(Link to Part 9)
The Practical Need for Benevolence
So far we’ve seen how important markets are to a thriving society. They provide the real-time information feedback loop that matches wants and needs with supply. Self-interested people (who may or may not be selfish) make bids for goods and services. Businesses compete to be the best at meeting their demands. Markets integrate people into an economic community of win-win transactions. Economic production and exchange, even in the Old Testament biblical context, are integral elements to the idea of stewardship of God’s resources. Markets enhance these qualities.
We’ve also observed that markets simply don’t operate with pristine perfection. Market transactions sometimes have an impact (sometimes quite negative) on people who were not a party to the transaction. Complex economies frequently lead to situations where buyers or sellers are at a relative information disadvantage to the other party in the transaction. Since markets function best where people are reasonably well informed and they have high expectations that their property rights will be respected by government and others, these issues represent serious challenges. It is not possible to talk about a truly “free market” without a strong juridical framework that will referee and regulate these problems.
Furthermore, as Christians, we have to acknowledge that whenever fallen finite people act on what they perceive to be in their best interest, the frequently err. Erroneous decisions are also processed into the market feedback loop. Economic outcomes will reflect these values. A frequent inclination is to propose government solutions that will “even out” the bad market outcomes. But this inclination frequently fails to account for the fact that governments are made up of the same fallen finite people trying to manage incomprehensibly complex and dynamic markets with insufficient information using a process that is oriented toward compromise positions between power brokers. It often doesn’t result in the best “common good” either. Our real choice is between fallen finite people with decentralized power participating in a markets that efficiently produce good and bad, or fallen finite people with centralized coercive power who answer to political (not economic or ethical) pressures. In short, perfect outcomes are not possible.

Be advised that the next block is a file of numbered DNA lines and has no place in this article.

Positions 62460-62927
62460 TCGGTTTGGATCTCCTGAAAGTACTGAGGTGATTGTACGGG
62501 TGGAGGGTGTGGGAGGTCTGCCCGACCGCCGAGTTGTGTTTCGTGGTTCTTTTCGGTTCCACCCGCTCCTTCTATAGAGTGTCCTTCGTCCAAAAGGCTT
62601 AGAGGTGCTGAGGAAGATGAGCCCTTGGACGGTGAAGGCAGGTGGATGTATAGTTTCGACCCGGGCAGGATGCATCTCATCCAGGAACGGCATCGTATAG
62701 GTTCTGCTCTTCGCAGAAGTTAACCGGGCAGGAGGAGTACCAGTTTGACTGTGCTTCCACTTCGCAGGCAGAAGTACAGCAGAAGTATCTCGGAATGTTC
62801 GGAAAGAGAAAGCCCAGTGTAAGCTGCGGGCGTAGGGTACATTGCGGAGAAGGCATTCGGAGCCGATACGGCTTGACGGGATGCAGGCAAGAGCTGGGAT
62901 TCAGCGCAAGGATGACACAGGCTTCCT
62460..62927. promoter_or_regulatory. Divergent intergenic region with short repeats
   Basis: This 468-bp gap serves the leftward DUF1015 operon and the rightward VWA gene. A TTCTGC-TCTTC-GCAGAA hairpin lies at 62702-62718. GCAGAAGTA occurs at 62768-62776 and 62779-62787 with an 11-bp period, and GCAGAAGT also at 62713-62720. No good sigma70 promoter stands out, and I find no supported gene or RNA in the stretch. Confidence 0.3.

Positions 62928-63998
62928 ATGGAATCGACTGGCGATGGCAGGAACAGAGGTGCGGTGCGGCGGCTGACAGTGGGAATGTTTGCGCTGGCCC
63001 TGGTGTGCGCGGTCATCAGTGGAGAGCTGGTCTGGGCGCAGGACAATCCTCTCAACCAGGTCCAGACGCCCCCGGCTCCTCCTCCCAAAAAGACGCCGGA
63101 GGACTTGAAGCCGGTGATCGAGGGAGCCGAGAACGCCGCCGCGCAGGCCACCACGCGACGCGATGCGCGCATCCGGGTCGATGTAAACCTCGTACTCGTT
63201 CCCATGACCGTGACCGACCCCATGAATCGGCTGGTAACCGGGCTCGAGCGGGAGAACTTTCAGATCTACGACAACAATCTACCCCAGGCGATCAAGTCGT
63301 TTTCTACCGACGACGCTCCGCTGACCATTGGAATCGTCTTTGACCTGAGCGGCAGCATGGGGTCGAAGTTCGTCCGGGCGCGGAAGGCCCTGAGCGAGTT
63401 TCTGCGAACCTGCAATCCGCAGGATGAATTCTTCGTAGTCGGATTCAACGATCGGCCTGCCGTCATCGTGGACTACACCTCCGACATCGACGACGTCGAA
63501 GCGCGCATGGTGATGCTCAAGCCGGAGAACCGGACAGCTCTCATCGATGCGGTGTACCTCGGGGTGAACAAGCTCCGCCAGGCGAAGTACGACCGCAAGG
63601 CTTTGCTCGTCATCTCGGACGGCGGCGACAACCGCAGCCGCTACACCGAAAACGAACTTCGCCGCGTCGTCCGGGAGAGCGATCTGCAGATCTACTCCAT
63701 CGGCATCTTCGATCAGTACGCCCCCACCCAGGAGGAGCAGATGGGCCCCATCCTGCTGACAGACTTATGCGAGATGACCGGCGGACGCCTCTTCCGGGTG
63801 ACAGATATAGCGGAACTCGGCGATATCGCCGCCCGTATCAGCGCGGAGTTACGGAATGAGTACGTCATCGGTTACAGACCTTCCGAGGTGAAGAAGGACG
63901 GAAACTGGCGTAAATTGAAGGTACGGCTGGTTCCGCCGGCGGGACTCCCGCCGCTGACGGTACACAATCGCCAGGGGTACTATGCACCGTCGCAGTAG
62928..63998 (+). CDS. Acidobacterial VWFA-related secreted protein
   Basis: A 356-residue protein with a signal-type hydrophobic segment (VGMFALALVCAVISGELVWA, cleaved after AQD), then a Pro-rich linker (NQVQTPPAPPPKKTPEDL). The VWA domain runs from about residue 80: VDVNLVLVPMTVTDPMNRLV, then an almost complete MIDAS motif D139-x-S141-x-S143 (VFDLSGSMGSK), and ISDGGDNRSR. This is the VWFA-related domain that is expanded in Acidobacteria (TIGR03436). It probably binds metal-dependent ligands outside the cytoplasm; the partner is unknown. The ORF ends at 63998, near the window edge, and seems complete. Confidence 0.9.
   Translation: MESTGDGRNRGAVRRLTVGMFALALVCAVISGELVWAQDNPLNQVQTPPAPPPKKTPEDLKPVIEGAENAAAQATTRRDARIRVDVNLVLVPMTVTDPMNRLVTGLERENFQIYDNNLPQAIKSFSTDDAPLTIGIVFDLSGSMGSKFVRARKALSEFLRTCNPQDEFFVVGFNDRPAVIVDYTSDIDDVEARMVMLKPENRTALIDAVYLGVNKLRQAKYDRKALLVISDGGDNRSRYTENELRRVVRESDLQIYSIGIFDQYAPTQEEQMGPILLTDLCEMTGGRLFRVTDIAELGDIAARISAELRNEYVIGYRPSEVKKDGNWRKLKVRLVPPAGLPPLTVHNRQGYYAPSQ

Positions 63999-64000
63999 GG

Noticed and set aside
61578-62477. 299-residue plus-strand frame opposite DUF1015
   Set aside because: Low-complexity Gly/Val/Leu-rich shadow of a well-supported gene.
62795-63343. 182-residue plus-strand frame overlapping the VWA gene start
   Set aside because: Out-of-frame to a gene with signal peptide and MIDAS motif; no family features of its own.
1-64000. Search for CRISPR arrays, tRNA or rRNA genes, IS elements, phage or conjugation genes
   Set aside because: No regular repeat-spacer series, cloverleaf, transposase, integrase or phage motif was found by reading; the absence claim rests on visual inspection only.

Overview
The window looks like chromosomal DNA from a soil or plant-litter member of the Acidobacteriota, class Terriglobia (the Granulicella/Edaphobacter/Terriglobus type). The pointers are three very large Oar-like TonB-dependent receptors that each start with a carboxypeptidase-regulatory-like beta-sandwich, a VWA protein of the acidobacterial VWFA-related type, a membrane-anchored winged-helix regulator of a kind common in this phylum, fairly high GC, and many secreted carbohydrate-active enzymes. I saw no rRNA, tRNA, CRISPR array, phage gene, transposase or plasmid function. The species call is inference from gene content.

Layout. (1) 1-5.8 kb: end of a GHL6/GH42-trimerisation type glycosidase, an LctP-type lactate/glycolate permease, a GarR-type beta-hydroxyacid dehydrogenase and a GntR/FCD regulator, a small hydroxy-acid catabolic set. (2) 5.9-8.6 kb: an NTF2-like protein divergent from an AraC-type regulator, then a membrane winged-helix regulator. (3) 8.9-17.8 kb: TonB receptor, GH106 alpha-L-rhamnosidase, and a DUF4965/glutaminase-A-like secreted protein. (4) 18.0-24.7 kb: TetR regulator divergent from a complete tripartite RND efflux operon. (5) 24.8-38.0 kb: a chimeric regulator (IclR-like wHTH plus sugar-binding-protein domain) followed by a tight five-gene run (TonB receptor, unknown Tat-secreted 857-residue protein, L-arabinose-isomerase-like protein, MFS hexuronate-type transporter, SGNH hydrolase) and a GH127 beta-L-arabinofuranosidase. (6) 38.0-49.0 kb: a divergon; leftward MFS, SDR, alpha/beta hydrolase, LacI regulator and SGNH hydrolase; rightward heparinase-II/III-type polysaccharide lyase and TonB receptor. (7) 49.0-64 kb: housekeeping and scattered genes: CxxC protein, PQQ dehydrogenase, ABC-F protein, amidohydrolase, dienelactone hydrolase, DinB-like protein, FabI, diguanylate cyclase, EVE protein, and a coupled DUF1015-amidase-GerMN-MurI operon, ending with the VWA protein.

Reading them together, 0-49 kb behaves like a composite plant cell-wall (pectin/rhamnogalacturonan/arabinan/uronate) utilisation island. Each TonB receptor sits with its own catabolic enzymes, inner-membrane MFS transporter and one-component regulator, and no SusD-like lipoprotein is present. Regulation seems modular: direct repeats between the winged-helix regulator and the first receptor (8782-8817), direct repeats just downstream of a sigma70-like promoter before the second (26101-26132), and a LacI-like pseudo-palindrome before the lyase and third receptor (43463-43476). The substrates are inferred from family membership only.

What is challenging is that we believe human beings have inestimable value beyond their economic capacities. We’re unwilling to leave people completely at the mercy economic outcomes. We realize that some of us occasionally make imprudent decisions. Some us are harmed by circumstances that are beyond our control. Others of us may be (temporarily or permanently) without the physical or mental capacities needed to produce something for economic exchange. We are morally compelled to devote resources to nurture fundamental capacities in those needing nurture. We are compelled to aid those who can’t participate in economic activity at all. The caregivers in both cases frequently need our economic support as well. So how will we provide this care?
And here is a related question: Where does someone learn to practice benevolence and internalize benevolence as a virtue? If we are nothing but a society of individuals engaging each other purely as parties to market transactions, then where will we learn to include others in our consideration of what is truly in our self-interest? Where will we learn the virtues of love and compassion that motivates us to devote a portion of our resources toward those who are in hardship or are without the capacities to participate in the economy? I want to suggest that the answer is in small benevolence oriented communes. You might call them families.